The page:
NEW YORK Prices for bulk ferrous scrap exports to Turkey gained a few dollars this week as Turkish mills returned to the market to fill inventories.
At least seven bulk cargoes have sold to five Turkish producers since March 7, with the United States accounting for three of those sales and the United Kingdom and continental Europe booking two each.
A sixth Turkish producer has yet to announce the result of a March 12 tender, which many sources believe was won by a British exporter.
U.S. East Coast exporters had sought much larger price increases, with offers reported in a range of $405 to $415 per tonne c.i.f. Turkey for an 80/20 mix of No. 1 and No. 2 heavy melt.
However, the three U.S. bulk sales to Turkey concluded over the past few days fell short of that range, with up to $4-per-tonne increases in delivered prices, according to several market sources.
A closer look at the sales reveals a sideways move on an f.o.b. basis due to increased bulk freight costs, according to some sources.
One bulk cargo of about 40,000 tonnes was booked out of the Gulf Coast March 7 at $408 per tonne c.i.f. Turkey for HMS 1&2 (80:20), with shredded scrap at $413, and plate and structural scrap at $418, market sources said. The price was about $3 per tonne higher than the last Gulf Coast bulk sale concluded by the same exporter in late February. However, bulk freight rates have risen by nearly the same amount since that sale, one source said.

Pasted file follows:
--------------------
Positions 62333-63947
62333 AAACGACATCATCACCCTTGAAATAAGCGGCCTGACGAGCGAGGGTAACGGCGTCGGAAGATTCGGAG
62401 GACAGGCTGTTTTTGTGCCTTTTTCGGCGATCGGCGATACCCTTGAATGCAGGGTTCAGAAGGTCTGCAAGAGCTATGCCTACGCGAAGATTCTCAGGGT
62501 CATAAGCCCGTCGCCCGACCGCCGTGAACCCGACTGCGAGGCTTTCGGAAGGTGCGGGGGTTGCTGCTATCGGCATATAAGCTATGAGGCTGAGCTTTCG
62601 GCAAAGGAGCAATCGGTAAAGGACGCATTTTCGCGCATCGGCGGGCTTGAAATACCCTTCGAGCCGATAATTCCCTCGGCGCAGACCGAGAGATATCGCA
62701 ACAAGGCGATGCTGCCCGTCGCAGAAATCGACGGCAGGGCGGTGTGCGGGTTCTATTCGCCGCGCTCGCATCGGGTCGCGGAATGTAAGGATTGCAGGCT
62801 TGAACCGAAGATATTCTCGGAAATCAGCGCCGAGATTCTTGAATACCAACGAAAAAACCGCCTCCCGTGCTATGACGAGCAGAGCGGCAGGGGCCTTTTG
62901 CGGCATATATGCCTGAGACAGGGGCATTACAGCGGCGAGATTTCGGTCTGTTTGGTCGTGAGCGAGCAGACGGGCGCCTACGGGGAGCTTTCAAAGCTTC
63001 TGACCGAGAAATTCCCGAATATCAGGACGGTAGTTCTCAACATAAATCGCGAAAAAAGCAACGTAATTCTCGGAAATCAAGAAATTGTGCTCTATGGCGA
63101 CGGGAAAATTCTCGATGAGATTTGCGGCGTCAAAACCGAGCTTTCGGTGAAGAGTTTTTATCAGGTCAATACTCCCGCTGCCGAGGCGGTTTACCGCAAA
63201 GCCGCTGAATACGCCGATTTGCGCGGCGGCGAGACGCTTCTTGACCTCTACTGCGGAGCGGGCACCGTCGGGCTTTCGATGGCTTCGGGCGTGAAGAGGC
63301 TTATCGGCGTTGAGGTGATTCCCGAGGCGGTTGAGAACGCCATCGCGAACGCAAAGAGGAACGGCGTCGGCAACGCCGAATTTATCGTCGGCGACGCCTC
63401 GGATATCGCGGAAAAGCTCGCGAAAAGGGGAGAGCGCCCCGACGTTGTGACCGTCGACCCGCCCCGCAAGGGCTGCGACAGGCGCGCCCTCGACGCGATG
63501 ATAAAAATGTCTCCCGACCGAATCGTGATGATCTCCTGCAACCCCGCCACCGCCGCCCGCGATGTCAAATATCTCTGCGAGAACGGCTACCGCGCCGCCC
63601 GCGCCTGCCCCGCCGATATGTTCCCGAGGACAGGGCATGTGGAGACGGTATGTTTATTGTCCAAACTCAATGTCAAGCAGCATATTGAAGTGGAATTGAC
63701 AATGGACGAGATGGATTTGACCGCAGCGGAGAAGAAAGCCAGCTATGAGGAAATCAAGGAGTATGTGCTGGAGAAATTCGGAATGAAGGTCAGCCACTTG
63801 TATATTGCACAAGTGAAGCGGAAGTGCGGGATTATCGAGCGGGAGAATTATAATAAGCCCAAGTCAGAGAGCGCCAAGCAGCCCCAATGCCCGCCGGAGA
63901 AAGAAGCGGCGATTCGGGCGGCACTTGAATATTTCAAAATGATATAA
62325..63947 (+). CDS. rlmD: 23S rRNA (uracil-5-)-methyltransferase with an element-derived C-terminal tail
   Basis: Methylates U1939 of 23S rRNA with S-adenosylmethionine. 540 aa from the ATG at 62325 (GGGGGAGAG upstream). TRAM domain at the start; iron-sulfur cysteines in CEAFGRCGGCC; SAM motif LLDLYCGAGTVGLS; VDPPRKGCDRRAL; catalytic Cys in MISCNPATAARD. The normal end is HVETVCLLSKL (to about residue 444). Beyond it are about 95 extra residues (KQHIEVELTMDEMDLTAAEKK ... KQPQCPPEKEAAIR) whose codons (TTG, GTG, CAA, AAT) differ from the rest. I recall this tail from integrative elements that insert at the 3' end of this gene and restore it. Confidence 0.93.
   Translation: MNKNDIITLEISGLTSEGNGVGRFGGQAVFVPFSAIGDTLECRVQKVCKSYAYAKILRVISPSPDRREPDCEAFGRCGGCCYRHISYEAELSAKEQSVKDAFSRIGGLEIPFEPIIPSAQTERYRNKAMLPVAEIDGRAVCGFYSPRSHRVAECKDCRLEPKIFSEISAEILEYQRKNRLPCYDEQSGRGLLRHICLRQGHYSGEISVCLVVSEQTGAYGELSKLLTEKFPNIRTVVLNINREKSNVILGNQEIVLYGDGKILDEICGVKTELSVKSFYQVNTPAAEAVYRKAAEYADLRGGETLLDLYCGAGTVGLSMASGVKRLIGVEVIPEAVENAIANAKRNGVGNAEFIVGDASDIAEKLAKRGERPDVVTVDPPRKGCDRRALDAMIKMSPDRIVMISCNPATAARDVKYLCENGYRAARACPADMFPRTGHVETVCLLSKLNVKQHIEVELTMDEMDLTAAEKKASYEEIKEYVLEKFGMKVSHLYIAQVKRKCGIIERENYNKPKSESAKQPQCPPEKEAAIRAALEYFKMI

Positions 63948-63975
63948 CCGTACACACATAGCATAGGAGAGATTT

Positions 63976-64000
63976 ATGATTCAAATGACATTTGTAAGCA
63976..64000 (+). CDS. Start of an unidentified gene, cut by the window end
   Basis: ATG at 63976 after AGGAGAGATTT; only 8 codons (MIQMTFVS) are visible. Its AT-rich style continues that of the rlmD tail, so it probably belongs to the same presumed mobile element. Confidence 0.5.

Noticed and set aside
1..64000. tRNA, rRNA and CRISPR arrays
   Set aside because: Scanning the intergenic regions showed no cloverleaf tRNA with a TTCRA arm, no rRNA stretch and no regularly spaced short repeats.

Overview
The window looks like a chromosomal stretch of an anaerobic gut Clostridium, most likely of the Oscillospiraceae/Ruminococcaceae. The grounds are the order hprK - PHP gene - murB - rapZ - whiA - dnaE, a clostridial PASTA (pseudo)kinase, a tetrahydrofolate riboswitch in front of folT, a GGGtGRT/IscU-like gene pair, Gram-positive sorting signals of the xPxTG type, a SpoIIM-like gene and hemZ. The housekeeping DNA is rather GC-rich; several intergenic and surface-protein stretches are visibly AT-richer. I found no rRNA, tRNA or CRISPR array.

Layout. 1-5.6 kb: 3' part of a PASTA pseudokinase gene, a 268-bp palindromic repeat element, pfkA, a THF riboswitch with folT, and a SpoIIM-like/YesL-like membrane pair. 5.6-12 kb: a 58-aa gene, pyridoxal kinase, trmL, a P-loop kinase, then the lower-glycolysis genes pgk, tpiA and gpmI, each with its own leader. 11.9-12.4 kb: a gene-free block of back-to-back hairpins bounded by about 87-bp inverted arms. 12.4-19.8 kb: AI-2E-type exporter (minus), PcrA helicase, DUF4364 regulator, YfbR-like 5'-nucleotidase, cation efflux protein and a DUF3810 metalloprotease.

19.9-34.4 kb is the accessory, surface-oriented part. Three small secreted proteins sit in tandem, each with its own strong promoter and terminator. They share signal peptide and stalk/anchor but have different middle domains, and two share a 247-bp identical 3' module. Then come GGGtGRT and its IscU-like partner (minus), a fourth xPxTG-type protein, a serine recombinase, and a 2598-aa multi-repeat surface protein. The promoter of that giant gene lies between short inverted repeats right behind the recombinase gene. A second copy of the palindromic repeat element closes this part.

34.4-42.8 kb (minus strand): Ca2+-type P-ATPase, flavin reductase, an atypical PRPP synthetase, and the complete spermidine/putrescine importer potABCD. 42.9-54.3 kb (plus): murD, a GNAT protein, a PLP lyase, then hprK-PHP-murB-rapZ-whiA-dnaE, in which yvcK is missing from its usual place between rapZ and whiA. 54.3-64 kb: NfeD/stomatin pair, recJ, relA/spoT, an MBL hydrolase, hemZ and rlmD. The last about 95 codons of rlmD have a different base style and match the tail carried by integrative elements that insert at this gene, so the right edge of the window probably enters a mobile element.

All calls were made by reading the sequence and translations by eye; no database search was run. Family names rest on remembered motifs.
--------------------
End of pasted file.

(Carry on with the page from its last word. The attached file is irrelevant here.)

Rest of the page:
A second bulk sale was concluded off the East Coast, with around 20,000 tonnes of HMS 1&2 (80:20) and 10,000 tonnes of shredded scrap sold at an average price of $406 per tonne, sources said.
A third cargo to Turkey from the East Coast, booked by a broker in the third week of February, was at an average price of $405 per tonne for 35,000 tonnes of HMS 1&2 (90:10) and 5,000 tonnes of plate and structural scrap, according to a second source. That price is about $5 higher than the brokers original buying price.
"I guess European HMS 1&2 (80:20) must be today max between $390 and $395," the source said. "(The) market is losing its heat, (and) $390 to $395 is only mathematic. (The) Turks will step out again and next prices will be lower. (The) goal is $380."
Despite exporters apparent inability to score larger price increases, there could still be some hope for them, a third source suggested.
"My gut feeling is that for the short term, the tug-of-war might be won by the (United States)," he said. "(The U.S. utilization rate) is improving month on month, and scrap collections are still short. The increment in dock pricing has not been reflected on f.o.b. export prices yet."
Trading slowed during the first week of March and only gained momentum after U.S. domestic markets settled late last week, according to a source in Turkey.
"It started very slow," he said. "There were only rumors that U.S. market prices would be higher than $400. There was no seller in the market shopping around. On March 7, mills started to check the availability of sellers."